Difficult prospects are one of the many things that can make prospecting unpleasant.  I’m not talking about difficult to reach prospects – that’s just something you need to handle with patience and persistence.  No, I’m talking about the kind of people that spew vitriol at you when you call them.   People who swear at you, speak to you condescendingly, say things to you that are inappropriate or vulgar (this happens to women all the time) or are just rude to you in any of a number of ways.

I’m usually grateful to discover what people are truly like on call one.  I personally don’t want to do business with people who act like that.  If they can’t muster up a polite “We’re not interested, thank you”, they  aren’t clients that I want, so I’m happy to discover that in the first minute of speaking to them – I usually imagine them speaking to my employees that way, or I imagine them talking about us after our engagement ends, and I feel confident that this person just did me a HUGE favor by revealing their true colors.

During my more than 20 years of outbound prospecting I have been sworn at, yelled at, had men say absolutely disgusting things to me, and I’ve learned to roll with the punches.   Here are some things to keep in mind when you come across those difficult people:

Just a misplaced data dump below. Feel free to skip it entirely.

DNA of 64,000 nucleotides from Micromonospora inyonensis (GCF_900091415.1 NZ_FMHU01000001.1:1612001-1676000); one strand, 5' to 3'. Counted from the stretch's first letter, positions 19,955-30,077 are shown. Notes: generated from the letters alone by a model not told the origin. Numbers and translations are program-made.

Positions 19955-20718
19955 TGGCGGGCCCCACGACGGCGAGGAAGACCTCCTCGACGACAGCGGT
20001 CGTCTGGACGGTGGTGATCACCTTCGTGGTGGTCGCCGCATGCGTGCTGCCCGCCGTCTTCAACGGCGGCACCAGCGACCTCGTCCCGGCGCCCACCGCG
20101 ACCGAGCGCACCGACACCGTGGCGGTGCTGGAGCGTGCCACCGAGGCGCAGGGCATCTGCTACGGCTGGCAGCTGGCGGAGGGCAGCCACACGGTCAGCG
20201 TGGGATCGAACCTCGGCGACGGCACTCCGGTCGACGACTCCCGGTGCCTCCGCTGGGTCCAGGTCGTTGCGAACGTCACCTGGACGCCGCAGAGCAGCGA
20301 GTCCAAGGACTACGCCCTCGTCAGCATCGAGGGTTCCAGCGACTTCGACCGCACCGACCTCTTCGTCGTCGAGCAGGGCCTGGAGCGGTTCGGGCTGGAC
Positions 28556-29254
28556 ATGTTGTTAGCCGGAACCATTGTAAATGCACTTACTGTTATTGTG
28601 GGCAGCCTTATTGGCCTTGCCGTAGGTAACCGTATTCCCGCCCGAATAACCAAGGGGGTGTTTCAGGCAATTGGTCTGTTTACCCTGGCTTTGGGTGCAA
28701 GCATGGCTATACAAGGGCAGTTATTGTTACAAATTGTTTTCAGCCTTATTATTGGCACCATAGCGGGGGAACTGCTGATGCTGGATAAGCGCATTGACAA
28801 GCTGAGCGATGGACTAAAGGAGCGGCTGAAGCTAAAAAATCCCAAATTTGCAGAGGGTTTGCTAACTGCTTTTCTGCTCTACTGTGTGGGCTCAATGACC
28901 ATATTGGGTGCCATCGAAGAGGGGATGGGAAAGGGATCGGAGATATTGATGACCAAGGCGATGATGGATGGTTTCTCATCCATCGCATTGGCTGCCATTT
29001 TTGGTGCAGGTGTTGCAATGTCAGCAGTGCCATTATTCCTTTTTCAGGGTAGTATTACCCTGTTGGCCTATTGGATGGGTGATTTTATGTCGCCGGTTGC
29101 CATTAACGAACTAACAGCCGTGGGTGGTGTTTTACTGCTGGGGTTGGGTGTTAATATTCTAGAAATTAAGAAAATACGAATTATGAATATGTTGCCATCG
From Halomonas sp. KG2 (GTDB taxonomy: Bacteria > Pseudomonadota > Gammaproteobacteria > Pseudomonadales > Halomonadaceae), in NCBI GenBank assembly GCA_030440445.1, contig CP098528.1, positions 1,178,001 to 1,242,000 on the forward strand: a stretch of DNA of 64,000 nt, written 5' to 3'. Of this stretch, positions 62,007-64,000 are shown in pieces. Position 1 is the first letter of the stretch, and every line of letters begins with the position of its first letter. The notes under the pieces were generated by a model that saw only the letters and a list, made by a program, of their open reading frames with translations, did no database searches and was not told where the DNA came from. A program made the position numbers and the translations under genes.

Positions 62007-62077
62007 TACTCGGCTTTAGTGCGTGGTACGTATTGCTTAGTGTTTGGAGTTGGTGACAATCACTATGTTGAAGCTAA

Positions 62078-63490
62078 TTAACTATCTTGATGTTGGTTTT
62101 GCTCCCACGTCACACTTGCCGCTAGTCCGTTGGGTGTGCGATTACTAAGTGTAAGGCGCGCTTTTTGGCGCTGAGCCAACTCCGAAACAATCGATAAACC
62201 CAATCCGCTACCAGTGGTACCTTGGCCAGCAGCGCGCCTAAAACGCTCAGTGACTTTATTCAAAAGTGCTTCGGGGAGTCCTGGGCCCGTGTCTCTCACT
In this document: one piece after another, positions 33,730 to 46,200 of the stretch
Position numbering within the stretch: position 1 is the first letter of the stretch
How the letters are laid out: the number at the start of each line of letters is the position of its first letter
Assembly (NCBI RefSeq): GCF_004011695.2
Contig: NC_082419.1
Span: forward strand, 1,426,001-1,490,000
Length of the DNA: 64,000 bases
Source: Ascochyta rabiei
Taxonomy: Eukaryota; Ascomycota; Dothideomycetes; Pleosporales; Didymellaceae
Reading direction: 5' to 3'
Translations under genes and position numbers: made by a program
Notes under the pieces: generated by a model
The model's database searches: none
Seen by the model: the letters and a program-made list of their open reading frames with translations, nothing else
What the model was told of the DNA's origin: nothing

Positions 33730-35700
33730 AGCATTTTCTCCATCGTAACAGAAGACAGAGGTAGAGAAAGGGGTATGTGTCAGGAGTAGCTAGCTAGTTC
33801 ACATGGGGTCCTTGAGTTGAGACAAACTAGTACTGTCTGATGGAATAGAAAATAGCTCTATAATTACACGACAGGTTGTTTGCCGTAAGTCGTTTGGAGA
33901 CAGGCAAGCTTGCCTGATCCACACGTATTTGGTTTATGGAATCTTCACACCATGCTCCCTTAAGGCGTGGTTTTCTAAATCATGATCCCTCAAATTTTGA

1,  Don’t take anything personally.  How someone behaves says everything about them and nothing about you.

2.  You don’t know what’s going on in that person’s life today.  It’s possible you’ve caught them on the absolute worst day of their life.  You don’t have time for spite.  Don’t do something foolish that could cost you your job or your reputation.  Just assume this is a good person having a bad day, and carry on.

3.  Don’t tarnish your brand reacting to people who are looking for a fight.   You don’t have to pick up the ball.

4.  Remember that the world is filled with awesome and interesting people.  Your next call will be different, get right back on the phone.

5.  Always be polite.  You’re a living breathing advertisement for your company.  Everything you say should be polite, even when you’re being berated.  You never know what’s going to make it’s way online forever.  You don’t want it to be a recording of half of a conversation.

If you’re getting a disproportionate amount of rude reactions to your calls, perhaps you need to ask for feedback.  Are you asking people if it’s a good time to talk before you launch into your pitch?  Are you being persistent or are you being pushy?  Can you tell the difference?

Are you a business owner who is rude to telemarketers?  A good rule of thumb is to treat all sales reps the way you would want people to treat you and your sales reps.  If you’re not currently behaving like that, check yourself.  Being kind takes no additional effort.

“But Carrie, they should…”

No.  Don’t be that guy.